SEATTLE -- The lack of fastball command that caused Brad Keller to throw 79 pitches into the fifth inning against the Mariners wasn’t as worrisome as the final pitch the Royals starter threw Thursday night.
After a sinker down the middle led to Kyle Seager’s home run in the bottom of the fifth inning of the Royals’ eventual 6-4 win over the Mariners at T-Mobile Park, Keller grabbed his right arm and exited shortly after with what was later diagnosed as posterior right shoulder discomfort.
The right-hander was placed on the 10-day injured list on Friday with a right lat strain, and while the Royals haven’t determined a timeline for Keller’s return, he’ll likely be down for a significant amount of time.
“There are still tests to be run, but right now, I’m not excited about this being a post-shoulder issue,” manager Mike Matheny said.
The Royals don’t yet have a grade for Keller’s strain; they’re waiting to get back to Kansas City before beginning further imaging in order to be consistent throughout the process, which will require multiple MRIs.
Matheny went back and watched Keller’s first inning from Thursday, when he needed 36 pitches and walked in a run. Nothing stuck out injury-wise, and there had been no indication that Keller was feeling pain in his previous starts.
The Royals’ Opening Day starter recovered well in the second and third, retiring all six batters, and felt more in sync with his delivery than what he had felt in the first inning.
“The things we’ve been working on since the All-Star break, trying to slow down, stay gathered over the rubber and then go down and throw it through the target, I just felt like I was blowing through all that,” Keller said. “All my cues that I usually hit were hitting early on, I blew through all of it. So really just a recipe for disaster. Just had to sit back and make the proper adjustments to get out of the inning.”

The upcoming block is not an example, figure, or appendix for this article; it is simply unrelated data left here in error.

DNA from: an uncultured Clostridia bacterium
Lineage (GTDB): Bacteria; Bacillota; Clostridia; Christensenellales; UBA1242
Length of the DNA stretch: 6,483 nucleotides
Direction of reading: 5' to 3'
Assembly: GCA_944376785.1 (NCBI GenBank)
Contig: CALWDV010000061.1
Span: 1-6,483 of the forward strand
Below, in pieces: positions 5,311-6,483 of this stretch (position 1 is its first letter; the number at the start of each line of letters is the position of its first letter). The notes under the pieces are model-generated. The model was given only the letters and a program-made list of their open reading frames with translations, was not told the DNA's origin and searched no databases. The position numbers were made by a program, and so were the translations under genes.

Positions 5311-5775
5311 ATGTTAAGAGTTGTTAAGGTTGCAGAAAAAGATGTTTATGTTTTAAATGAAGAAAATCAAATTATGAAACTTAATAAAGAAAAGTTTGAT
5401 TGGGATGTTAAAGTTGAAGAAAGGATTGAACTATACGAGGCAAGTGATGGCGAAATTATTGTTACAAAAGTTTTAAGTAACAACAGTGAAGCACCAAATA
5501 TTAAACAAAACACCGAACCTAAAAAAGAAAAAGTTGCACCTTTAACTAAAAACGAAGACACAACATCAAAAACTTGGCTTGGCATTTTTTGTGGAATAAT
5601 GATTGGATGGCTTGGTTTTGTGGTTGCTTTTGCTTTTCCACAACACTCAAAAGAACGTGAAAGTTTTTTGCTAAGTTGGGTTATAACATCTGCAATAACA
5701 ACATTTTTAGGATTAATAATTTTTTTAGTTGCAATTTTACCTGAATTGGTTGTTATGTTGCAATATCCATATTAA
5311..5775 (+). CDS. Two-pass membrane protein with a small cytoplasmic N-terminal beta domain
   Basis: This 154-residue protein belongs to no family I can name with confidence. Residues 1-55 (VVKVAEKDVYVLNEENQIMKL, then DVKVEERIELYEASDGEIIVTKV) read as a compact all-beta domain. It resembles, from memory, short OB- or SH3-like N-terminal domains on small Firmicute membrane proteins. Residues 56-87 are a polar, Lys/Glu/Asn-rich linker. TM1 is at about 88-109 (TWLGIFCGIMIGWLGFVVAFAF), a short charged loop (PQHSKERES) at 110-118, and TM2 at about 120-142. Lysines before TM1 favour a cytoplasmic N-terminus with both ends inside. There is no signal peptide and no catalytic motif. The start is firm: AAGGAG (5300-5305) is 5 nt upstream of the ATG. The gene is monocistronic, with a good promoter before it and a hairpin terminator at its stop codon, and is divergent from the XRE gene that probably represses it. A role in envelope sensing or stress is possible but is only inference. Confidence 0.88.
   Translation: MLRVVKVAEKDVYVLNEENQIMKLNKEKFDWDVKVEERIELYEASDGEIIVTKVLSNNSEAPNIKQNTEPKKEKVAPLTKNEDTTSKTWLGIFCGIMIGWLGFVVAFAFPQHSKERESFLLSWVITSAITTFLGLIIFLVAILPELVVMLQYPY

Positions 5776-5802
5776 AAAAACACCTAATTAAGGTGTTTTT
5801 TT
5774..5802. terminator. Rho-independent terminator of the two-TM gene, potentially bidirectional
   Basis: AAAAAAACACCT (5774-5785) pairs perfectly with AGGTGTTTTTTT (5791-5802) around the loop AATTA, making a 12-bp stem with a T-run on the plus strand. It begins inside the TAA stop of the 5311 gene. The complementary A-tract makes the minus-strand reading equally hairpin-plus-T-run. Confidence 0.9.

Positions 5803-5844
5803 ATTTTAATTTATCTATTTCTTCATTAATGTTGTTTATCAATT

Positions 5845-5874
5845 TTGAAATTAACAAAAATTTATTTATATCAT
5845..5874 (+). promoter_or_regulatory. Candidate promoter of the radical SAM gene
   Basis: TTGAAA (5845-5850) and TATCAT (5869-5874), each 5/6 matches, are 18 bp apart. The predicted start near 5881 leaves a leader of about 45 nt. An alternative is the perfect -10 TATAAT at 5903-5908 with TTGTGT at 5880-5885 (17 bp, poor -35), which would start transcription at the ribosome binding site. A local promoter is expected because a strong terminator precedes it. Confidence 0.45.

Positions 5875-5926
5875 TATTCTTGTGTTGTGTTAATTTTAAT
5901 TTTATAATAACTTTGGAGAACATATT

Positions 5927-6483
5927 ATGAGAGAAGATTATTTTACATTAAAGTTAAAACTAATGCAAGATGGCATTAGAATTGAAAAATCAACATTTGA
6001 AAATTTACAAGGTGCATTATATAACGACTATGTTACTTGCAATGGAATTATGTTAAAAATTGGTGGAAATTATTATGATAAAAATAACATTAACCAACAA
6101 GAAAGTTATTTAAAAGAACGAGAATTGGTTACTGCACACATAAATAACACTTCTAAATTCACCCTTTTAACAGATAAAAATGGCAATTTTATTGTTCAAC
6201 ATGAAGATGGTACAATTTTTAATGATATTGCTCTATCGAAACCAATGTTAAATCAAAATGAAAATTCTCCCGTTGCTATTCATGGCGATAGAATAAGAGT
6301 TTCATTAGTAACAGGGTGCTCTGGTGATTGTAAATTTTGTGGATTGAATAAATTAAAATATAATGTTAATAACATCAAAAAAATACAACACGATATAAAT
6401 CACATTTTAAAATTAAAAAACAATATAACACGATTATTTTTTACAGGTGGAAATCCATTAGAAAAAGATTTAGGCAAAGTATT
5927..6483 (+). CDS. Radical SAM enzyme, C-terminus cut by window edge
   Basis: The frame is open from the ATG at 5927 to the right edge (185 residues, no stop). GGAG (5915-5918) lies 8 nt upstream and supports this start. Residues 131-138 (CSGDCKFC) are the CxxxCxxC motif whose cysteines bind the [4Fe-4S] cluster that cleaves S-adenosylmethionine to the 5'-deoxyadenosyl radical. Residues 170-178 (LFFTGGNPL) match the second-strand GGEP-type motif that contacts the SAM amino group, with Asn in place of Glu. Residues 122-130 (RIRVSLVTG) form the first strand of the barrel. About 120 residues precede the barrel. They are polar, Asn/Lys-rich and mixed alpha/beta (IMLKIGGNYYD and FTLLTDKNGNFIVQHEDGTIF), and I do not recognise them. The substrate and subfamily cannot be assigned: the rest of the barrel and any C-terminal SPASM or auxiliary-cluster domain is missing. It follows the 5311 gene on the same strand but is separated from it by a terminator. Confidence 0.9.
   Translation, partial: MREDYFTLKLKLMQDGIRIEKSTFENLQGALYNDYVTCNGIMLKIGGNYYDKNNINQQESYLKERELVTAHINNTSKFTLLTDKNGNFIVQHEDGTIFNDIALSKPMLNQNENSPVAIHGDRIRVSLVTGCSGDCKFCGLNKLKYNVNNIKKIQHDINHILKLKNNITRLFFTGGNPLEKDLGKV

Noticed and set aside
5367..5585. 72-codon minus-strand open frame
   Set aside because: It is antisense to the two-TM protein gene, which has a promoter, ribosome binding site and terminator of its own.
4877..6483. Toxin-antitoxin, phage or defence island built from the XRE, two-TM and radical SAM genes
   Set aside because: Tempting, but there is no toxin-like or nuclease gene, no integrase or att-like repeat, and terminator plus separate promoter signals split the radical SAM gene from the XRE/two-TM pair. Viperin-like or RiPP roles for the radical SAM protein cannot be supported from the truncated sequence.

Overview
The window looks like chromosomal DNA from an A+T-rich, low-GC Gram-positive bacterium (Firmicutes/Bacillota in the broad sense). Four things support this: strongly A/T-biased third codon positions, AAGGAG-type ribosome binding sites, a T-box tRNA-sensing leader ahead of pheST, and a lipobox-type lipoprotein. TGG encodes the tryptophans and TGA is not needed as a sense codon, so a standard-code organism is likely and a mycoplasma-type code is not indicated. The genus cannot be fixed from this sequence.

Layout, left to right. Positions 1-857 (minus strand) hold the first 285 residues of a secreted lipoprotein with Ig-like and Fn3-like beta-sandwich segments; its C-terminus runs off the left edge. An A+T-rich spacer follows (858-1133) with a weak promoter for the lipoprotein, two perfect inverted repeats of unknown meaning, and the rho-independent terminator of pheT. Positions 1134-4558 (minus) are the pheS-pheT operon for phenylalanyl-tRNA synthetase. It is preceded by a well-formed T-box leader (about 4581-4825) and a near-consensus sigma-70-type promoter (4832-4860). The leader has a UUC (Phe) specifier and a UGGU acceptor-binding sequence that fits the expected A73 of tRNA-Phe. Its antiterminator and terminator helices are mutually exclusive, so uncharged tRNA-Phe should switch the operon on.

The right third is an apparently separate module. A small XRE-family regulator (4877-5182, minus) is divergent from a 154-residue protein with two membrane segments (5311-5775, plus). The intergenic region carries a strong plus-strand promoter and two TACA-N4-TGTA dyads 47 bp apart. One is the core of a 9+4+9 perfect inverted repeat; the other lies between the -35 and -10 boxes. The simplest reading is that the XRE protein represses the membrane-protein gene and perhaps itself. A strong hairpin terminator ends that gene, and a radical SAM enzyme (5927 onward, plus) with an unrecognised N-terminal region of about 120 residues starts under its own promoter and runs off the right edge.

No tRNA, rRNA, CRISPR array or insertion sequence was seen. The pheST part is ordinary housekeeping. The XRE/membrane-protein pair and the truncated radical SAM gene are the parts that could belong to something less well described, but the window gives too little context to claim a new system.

Keller started to feel shoulder pain in the fourth inning. He loaded the bases with two singles and a walk, but was able to escape the jam and went inside to get treatment before going back out for the fifth.
He got a quick out on Mitch Haniger’s fly ball to center field. But then Keller yanked a fastball in the dirt to Seager, and the pain soared through his shoulder. He tried to get the next pitch back in the zone, and Seager crushed it.
Keller massaged his arm after watching the ball fly out, and that’s when athletic trainer Nick Kenny came out with Matheny to get Keller out of the game.
“Fortunately, Nick saw something in that fifth [and realized] that 'there’s something going on here, let’s just go talk to him,'” Matheny said. “And the answer wasn’t the right answer when we talked to him. Fortunately, we got him out when we did.”
“They said that was enough,” Keller said. “It sucks, especially because I felt like after that first inning I really wanted to get into the sixth, felt like I had the pitch count to do it at that point. Going out there in the fifth with 75 pitches. It really sucked.”
Keller didn’t know the severity of the injury when he spoke with reporters Thursday night, but any time a pitcher exits with injury, it’s concerning. Especially with what Keller means to the Royals’ rotation this year and in the future, even with his struggles this season.
“I’ve never been in this situation before,” Keller said. “I don’t really know how it all works. But obviously I want to get back out there as quick as I can. That’s my goal. I don’t know the severity of it. I just know that, sitting here right now, it’s pretty sore, pretty tight."